I guess there are several possible directions to go with this. Obviously, Wright’s full position may not go in the direction we need to fit it with eternal progression, and these snippets don’t even truly grab the essence of the position. But…going with Wright, for some reason, somehow, history shows a trend of things getting better. This is indicated through a number of things — our general prosperity (despite ‘hiccups’ like financial crises and wars, we have accumulated great wealth and great scientific advancement), or our general ability to get along with each other, for example (think about Europe. Hundreds of years ago, a union would have been laughable. Now, it is a reality.)

But even more interesting is the way that our ideas of God and morality evolve as the rest of our society does. So, Wright points out that we have moved from an idea of a vengeful god to a glorious understanding of on who is benevolent in novel ways (in Mormonism, our exaltation includes eternal progression). Additionally, whereas even a hundred or two hundred years ago, rights for certain minorities would not have been on the table, today we can and do have discussions on prospects of egalitarianism (even if we don’t feel we as a society are in an ideal point, the important point is that somehow, we have started to feel that there is an ideal point).

Wright argues that this may be sign of some higher purpose.

Now, I have countered that using such an analogy doesn’t necessarily go as far as Wright needs it to. For example, in biological evolution, things appear to get “better,” but really, there isn’t a “forward” or “best.” There isn’t a “best species” that everything is moving toward. Rather, there are adaptations that are more successful to the given environments and adaptations that are less successful. Adaptation toward a better fit to the environment doesn’t necessarily show a higher purpose.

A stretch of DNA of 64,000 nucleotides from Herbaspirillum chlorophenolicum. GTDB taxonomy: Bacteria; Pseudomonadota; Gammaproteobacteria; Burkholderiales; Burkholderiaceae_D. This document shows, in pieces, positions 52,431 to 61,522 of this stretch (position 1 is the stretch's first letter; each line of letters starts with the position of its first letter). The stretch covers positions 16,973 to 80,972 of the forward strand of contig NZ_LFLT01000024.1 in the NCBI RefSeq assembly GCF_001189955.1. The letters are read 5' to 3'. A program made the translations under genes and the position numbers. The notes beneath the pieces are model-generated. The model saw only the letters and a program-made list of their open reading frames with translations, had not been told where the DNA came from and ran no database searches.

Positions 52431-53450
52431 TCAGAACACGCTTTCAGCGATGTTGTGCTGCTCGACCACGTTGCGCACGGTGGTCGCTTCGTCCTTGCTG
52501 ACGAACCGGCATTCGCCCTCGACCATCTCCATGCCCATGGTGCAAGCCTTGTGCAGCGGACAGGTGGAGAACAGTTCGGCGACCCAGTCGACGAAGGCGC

But…with eternal progression, we might avoid that. As long as there is knowledge and experience, shouldn’t our “environment” always be flexible…and if this is the case, shouldn’t we be always able to adapt to this environment? So, we don’t need to imply a “best” to recognize that progress itself, successful adaptation itself is the focus. As Ray points out on his blog, with eternal life, we yet have opportunity to progress in post-mortal life. At some point, our progress will appear so advanced (to us non-advanced peons…probably not to us when we’ve gotten there) that we will be able to do seemingly novel things (like, say…create worlds beyond numbers? — remember, we don’t have to be constrained to “ex nihilo”).

But to progress, we must discover and seek the correct principles — as Ray highlights, and which compare well to Logos — and so these principles too call for our change in order for us to grow.

Comments 10

  1. I don’t think Wright argues that God evolves; he argues that “God” evolves. That is, the human concept of “God/gods” has changed over time (“evolved”). His speculative teleology also refers to changes in human thinking, not to changes in the nature of “God/gods” as actual beings.